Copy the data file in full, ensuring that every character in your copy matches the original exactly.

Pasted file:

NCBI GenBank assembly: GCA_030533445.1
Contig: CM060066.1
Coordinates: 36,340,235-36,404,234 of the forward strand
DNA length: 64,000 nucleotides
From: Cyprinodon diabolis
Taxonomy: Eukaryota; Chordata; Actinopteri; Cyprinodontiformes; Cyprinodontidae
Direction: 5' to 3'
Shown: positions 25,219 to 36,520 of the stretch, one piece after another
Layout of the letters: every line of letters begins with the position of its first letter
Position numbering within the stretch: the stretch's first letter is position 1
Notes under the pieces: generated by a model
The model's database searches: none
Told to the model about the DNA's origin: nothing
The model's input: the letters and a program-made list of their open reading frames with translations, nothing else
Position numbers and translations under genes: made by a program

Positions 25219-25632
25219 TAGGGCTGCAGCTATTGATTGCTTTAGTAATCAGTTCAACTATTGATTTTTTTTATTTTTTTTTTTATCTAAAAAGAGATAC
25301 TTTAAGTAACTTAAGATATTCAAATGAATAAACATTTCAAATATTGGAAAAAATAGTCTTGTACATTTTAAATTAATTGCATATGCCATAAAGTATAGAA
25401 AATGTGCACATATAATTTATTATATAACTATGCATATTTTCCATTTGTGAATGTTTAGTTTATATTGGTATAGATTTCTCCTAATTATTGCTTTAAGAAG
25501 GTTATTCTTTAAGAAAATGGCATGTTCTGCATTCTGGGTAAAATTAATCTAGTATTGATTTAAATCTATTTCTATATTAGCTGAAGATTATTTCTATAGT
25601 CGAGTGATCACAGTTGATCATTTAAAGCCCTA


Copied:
NCBI GenBank assembly: GCA_030533445.1
Contig: CM060066.1
Coordinates: 36,340,235-36,404,234 of the forward strand
DNA length: 64,000 nucleotides
From: Cyprinodon diabolis
Taxonomy: Eukaryota; Chordata; Actinopteri; Cyprinodontiformes; Cyprinodontidae
Direction: 5' to 3'
Shown: positions 25,219 to 36,520 of the stretch, one piece after another
Layout of the letters: every line of letters begins with the position of its first letter
Position numbering within the stretch: the stretch's first letter is position 1
Notes under the pieces: generated by a model
The model's database searches: none
Told to the model about the DNA's origin: nothing
The model's input: the letters and a program-made list of their open reading frames with translations, nothing else
Position numbers and translations under genes: made by a program

Positions 25219-25632
25219 TAGGGCTGCAGCTATTGATTGCTTTAGTAATCAGTTCAACTATTGATTTTTTTTATTTTTTTTTTTATCTAAAAAGAGATAC
25301 TTTAAGTAACTTAAGATATTCAAATGAATAAACATTTCAAATATTGGAAAAAATAGTCTTGTACATTTTAAATTAATTGCATATGCCATAAAGTATAGAA
25401 AATGTGCACATATAATTTATTATATAACTATGCATATTTTCCATTTGTGAATGTTTAGTTTATATTGGTATAGATTTCTCCTAATTATTGCTTTAAGAAG
25501 GTTATTCTTTAAGAAAATGGCATGTTCTGCATTCTGGGTAAAATTAATCTAGTATTGATTTAAATCTATTTCTATATTAGCTGAAGATTATTTCTATAGT
25601 CGAGTGATCACAGTTGATCATTTAAAGCCCTA